Variegated Philodendron Billietiae -Very Rare (Big Size)

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Size: Single plant (10 leaves) | Pot Included | Free Shipping

Variegated Philodendron Billietiae Care

Ideal Soil Type

Proper watering and moisture levels are a must. Using well-draining soil with peat, perlite, vermiculite, and an airy texture works best. Lomi by Pela can also help you break down wastes and turn them into nutrient-rich dirt. Soils rich in organic matter and well-draining soil options can help ensure good moisture balance control.

Lomi allows you to turn food waste into plant-ready nutrients in under 24 hours. Boost your plants while reducing your waste.

Lighting Needs

Your philodendron billietiae can’t tolerate direct sunlight. Bright, indirect light will be best, as too much intense sun and heat can cause the beautiful leaves to become scorched. They will turn brown, yellow, or fall off completely.

Drainage Needs

As plant roots grow in and out of the soil, good drainage is a must. This variety is particularly susceptible to root rot and other issues related to overwatering. So, avoiding issues before they start is the best option overall.

Pot Size

The size of the pot will directly impact the growth and health of your plant. Smaller pots will keep your plant from getting too big by restricting root growth. However, if the roots get too compacted in a small pot, the plant will start to wilt and fade.

Watering Needs

This plant thrives in moist soil and should not be allowed to dry to the point the leaves wilt. However, Soggy soil is not good either as the long-term exposure to water can damage the roots and cause root rot to set in and kill the plant quickly.

Temperature Range

The recommended temps fall between 65 F – 80 F for day and between 55 F and 65 F. at night. It will not tolerate anything close to freezing temperatures as it is a tropical plant and should never be exposed to any lower than 50-55 F.

Humidity Needs

Indoors these plants need humidity and will thrive in average to high humidity. Humidifiers or a pebble tray with water set near the plant pot will increase humidity levels. This is important indoors because heating and air conditioning will dry the air.


As a foliage plant, the philodendrons need a lot of nitrogen fertilizers. You can add slow-release fertilizer every 2-3 months. A foliage plant fertilizer can be mixed in water, diluted to half strength, and used every 4-6 weeks, so a plant absorbs it slowly.

Following these basic care tips can help ensure your plant is healthy and strong to resist common plant diseases and other issues. Of course, mature plant specimens need more space and water, and the taller plants will need more care and attention to ensure the plant grows healthy and strong. Your plant will appreciate close adherence to these care basics, from healthy leaves and mature leaves to healthy roots and strong roots.

How to Grow Philodendron Billietiae Indoors

These plants can be fairly slow in their growth compared to other common houseplants, but their growing season can be pretty active during the warmer months. Like other plants in the philodendron genus, these plants thrive in an environment where they can spread their leaves and roots.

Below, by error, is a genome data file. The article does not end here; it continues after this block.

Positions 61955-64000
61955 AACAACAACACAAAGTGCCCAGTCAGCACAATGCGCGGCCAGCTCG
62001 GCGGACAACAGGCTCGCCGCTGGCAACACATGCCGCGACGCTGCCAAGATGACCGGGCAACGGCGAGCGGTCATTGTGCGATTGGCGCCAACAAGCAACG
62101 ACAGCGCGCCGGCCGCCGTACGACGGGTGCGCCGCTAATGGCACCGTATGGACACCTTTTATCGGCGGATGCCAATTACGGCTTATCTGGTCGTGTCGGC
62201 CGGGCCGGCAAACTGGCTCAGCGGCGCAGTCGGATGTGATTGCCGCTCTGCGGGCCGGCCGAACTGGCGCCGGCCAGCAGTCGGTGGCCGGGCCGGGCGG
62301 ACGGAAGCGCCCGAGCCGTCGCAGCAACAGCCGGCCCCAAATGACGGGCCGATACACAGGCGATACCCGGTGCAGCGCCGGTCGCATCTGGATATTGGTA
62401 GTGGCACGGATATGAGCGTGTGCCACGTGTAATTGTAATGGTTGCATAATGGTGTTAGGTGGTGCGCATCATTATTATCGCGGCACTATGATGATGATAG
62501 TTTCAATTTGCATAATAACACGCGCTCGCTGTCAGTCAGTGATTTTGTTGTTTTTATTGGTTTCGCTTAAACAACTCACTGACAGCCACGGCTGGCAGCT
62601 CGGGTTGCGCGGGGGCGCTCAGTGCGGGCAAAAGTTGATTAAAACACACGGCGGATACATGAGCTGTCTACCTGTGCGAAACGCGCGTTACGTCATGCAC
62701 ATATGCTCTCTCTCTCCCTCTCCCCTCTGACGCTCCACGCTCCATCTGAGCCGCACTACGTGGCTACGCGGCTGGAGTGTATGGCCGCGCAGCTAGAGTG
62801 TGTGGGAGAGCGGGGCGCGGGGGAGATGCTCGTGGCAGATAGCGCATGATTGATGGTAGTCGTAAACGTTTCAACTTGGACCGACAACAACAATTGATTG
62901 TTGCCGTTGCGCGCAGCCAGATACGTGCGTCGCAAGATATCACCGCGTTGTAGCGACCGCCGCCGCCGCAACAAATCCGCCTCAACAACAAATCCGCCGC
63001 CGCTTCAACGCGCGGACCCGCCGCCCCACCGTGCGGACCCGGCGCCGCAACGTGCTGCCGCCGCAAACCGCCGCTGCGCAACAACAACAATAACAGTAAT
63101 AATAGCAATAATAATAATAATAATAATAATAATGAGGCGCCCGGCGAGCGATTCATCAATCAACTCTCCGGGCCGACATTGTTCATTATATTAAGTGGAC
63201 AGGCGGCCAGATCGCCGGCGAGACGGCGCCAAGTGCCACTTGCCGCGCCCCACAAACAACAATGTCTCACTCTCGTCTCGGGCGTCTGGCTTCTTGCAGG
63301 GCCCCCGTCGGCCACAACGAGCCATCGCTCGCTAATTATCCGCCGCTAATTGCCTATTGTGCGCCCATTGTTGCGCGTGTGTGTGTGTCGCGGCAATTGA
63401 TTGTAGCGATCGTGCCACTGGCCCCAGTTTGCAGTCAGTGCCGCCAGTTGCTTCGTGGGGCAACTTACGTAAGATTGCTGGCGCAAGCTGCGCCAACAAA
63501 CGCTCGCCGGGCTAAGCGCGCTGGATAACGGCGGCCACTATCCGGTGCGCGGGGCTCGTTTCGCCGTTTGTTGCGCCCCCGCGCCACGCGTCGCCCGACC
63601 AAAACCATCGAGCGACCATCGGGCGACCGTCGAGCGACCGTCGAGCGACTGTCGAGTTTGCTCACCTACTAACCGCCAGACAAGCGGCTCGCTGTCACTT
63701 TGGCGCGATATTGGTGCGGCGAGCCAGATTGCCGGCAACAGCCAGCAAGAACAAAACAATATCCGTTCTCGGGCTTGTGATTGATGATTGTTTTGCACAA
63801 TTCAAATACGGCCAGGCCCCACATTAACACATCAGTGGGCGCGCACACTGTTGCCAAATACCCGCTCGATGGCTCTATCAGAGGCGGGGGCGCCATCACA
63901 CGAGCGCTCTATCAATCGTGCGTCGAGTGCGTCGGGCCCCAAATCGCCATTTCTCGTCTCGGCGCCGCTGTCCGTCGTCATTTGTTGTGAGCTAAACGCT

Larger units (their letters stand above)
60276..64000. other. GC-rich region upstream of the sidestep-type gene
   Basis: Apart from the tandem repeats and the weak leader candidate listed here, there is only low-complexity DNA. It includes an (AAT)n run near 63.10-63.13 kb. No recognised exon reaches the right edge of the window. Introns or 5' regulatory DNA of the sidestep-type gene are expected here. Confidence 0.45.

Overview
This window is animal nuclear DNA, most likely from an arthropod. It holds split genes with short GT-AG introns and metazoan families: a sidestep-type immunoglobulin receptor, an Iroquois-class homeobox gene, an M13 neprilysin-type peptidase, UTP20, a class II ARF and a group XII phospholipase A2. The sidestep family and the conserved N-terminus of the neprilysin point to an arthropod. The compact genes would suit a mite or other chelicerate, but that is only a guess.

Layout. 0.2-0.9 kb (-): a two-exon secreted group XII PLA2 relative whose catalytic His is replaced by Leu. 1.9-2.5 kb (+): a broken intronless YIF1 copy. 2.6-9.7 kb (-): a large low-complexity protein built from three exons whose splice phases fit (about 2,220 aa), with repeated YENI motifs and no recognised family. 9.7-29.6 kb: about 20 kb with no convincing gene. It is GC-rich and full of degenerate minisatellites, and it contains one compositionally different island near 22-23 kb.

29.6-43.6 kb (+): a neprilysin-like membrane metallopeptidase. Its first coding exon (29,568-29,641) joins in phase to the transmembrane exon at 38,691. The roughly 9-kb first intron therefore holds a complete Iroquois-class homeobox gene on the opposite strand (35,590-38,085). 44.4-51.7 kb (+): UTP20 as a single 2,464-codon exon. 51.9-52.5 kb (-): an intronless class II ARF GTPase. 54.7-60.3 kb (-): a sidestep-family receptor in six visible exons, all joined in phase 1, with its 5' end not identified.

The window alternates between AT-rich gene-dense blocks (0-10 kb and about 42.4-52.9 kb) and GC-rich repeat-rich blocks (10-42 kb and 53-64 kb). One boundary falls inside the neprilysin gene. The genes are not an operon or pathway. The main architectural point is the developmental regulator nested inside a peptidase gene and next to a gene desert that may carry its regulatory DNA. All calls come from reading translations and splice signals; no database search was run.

In their native habitat of tropical rainforests, they will grow trees and other environmental features. Aerial roots will form at a leaf node and help the plant anchor itself and absorb nutrients and moisture. Indoors, you need to duplicate that same environment. Indirect rather than direct sunlight is best, and you should avoid putting the plant directly in drafty areas where the air conditioner or heater will impact it. Following the tips outlined here will ensure you have great success.

Propagating Philodendron Billietiae

At times with philodendron billietiae care, you may want to try propagating your plant so you can get more of them to enjoy. You can use two methods to propagate your philodendron plants — stem cuttings and air layering.

Stem cuttings involve removing a part of the stem that includes at last 1-2 leaves and some aerial roots. The cuttings can be placed in a new pot and grown as a separate plant identical to the original plant.

The air layering process involves removing the part in a small stem area. You will then wrap the area with sphagnum or peat moss and keep it moist so roots will begin to form. Once the plant’s roots are visible, you can cut away and pot it up like normal.

No matter how you go about propagation, it is important to remember the plant’s sap can be toxic. Wearing gloves and washing your hands afterward is a must. It is the best way to avoid accidental ingestion and skin allergies

Growing cuttings and new plants in lower indirect light can help avoid extra stress as the plants become established and grow new and healthy leaves. The mother plant’s wound should heal quickly from where the new plant was removed.

It is still worth watching for the first week to make sure no rot or other issues arise. Using a rooting hormone compound for both methods can ensure rapid rooting of this rare philodendron and greater success with your propagation attempts.


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